Wednesday, November 18, 2009

Stunted growth

In an article title Stunted growth, the former associate director of IISc, Professor Vijayan says,

About a quarter of a century ago, on the basis of an extensive survey, a major scientific journal described India as a superpower in Third World science. This is no longer true. China is miles ahead in scientific and technological research. There are other countries in what used to be described as the Third World where the rate of progress in science is higher than in India. Therefore, in spite of the country’s notable achievements, Indian science is in crisis in the international context. This is an issue that needs to be faced squarely. Modern scientific research is expensive and its output is often determined by the input in terms of funding. The level of funding for research in India has been low, but India has done reasonably well in spite of it. For instance, in relation to research publications, the proportion of publications emanating from India in the world scientific literature is very low. However, in terms of publications per unit investment, India ranks high.

Investment in research and development (R&D) in India has almost always been less than 1 per cent of the gross domestic product (GDP). After Independence, this figure climbed, to approach the 1 per cent mark in the late 1980s. Then, there was a precipitous fall in the 1990s. The level of funding for R&D began to rise again in the late 1990s, a trend that has continued in the current decade. It is now approaching the 1 per cent figure again. The GDP itself has grown rapidly in this period, and hence, the increase in funding in absolute terms has been substantial. This is dramatically reflected in the rate of growth of the country’s scientific output, proving, if any proof is necessary, the importance of funding for higher research output. However, the level of funding as a fraction of the GDP remains low in India not only in comparison with advanced countries but also with some of the countries with rapidly growing economies. The rate of growth in the level of R&D funding in India needs to be maintained and further enhanced for sustained growth in scientific endeavour. In addition to funding, the number of scientists in every discipline also needs to increase substantially.
I think the last sentence is very important. It is not sufficient to ensure funding but also that the number of scientists increase. For this, I strongly feel that the second tier of institutions needs to be significantly strengthened. For example, all NITs put together in the last fifteen years have published less than 10,000 papers. In 2008, the number of papers published by all 20 NITs is lesser than that published by IISc alone. While the present sixth pay commission has sort of ensured that the pay scales in different institutions are similar, it is still very unlikely that an IISc faculty will shift to NIT even for personal reasons. This has nothing to do with salaries but with more of the research environment and financial procedures prevalent in these places. For example, in engineering, the TEQIP program was started and 40 engineering colleges were chosen for enhanced funding. Similar programs need to be started in science. While starting of IISER's is a step in the right direction like the new IITs, the quality in the second rung of institutions in sciences (like the universities) have to be dramatically improved, not just in terms of funding but in terms of quality infrastructure and economic reforms.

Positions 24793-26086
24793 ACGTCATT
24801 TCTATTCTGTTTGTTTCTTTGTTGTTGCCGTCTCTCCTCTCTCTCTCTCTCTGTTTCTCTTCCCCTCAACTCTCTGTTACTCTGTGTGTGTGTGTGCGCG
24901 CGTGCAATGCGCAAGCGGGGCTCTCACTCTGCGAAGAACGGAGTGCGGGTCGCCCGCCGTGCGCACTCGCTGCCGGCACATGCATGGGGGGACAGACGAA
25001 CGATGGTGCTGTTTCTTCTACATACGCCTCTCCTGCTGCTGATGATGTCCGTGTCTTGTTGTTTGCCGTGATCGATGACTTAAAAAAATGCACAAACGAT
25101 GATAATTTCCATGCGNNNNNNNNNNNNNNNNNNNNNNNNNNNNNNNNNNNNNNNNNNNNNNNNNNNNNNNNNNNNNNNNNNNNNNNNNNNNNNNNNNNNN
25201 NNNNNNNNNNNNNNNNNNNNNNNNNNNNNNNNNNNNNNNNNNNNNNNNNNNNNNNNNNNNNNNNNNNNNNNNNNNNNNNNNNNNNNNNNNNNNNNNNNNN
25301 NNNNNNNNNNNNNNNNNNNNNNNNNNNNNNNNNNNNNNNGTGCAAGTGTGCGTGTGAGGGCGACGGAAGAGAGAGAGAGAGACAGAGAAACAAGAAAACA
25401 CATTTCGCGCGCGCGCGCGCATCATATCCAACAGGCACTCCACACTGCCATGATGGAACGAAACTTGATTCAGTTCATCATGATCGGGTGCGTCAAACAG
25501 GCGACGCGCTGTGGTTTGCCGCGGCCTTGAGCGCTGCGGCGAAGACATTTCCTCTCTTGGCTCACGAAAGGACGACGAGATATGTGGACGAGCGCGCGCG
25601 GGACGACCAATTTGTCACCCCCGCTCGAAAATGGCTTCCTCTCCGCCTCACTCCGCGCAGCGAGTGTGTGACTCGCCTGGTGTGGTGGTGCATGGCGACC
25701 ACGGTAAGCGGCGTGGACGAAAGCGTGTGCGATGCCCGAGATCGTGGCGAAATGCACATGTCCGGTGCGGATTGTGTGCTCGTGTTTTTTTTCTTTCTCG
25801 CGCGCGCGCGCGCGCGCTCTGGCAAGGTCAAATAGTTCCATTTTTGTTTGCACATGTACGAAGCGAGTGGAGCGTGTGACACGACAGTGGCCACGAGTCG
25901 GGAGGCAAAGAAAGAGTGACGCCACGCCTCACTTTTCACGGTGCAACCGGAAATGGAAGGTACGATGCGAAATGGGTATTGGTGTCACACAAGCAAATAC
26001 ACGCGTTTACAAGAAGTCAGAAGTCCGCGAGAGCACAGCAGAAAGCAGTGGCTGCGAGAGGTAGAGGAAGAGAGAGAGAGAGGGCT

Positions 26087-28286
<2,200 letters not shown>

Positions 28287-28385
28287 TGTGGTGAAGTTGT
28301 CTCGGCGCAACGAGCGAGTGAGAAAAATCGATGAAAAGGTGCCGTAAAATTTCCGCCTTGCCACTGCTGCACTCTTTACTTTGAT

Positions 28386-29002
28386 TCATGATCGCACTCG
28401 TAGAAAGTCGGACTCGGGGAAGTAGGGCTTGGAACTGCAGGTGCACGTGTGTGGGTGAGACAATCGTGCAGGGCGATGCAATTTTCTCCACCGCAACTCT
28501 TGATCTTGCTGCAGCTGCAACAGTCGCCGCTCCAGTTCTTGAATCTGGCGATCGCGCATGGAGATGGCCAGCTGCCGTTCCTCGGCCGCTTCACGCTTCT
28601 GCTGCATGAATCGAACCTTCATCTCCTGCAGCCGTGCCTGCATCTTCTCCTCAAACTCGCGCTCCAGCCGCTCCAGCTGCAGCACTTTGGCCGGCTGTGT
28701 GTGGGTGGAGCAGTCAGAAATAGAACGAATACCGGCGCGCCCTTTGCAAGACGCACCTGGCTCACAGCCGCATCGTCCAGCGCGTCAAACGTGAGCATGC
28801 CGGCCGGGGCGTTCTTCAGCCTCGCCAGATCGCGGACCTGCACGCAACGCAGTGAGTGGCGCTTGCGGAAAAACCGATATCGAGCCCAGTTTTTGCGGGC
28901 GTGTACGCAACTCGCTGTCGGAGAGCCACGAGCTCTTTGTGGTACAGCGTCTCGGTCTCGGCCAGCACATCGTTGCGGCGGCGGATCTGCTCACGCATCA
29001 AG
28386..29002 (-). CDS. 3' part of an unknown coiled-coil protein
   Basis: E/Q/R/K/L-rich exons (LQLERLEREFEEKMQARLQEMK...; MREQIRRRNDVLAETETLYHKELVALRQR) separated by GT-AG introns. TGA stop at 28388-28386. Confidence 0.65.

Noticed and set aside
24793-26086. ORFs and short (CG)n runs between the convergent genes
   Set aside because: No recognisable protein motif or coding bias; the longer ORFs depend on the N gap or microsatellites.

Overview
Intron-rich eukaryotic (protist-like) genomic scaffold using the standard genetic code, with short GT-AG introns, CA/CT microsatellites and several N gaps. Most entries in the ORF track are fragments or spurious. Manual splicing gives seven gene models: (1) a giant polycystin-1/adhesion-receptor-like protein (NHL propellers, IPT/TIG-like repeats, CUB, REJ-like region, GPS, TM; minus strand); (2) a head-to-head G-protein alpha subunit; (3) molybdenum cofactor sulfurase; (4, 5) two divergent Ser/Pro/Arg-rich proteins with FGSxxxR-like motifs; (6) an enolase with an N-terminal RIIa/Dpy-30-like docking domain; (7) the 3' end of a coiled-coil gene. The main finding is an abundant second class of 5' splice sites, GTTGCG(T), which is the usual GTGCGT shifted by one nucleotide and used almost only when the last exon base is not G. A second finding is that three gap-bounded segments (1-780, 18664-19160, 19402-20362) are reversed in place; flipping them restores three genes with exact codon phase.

Anonymous said...

Dear Prof,
Not more than 1% of your readers are bothered about good things such as this post...may be you should get back to writing pay scales, perks or image.
One hell lot of non-productive buggers!!!!

Anonymous said...

Yes, a very good post but no one seems to be interested. OR maybe the most interested people just read and do not comment OR most of the readers are only interested in money.

Anonymous said...

"In 2008, the number of papers published by all 20 NITs is lesser than that published by IISc alone".

Doesn't this statistics say everything about NITs? I have actively interacted with one of the prestigious NITs in last one year. The whole attitude towards research is pathetic. Just funding is not enough. What have they done with that funding? Just made some US trips (scientific tourism).

If Govt. is serious about improving NITs then they need to enforce carrot and stick policy in NITs than IIX. Introduce promotion and review system in NITs like IISc though not so strict in the beginning as it will take time to build research culture. But a start has to be made.

The interaction between CSIR labs (lot of facilities) and local NIT/Eng. colleges must increase in "real" sense and not on paper. This will leverage the funding also improve research culture in NITs.


Anonymous said...

Dr. Madras, thanks for these thoughful posts, but why only blame the NITs. They are not greatest benefactors of R&D funding which the IITs are. And look at the way they have performed in terms of research. I know the statistics from scopus that show that some IITs are ahead of others. But at what cost? Does that consider nos of papers/faculty or citations/faculty ? IITs are recognised worldwide. True! But as great undergraduate institutes providing a continous feedstock for MNC and US universities. No body on earth recognises IITs as a research institute. Consider one of the first IITs in the east and say the ME department. More than 60% of all their papers come from one single faculty !!!! Why cant others wake up from their slumbers and produce. I think a large section of the IIT faculties along with our government`s poor vision for research funding has to be held morally responsible for producing such a poor show. Of course this is a generalization and there are great minds in IITs and my warmest regards for them but the non-productive faculties have to be made accountable in some sense. Let us know your thoughts.

Giri@iisc said...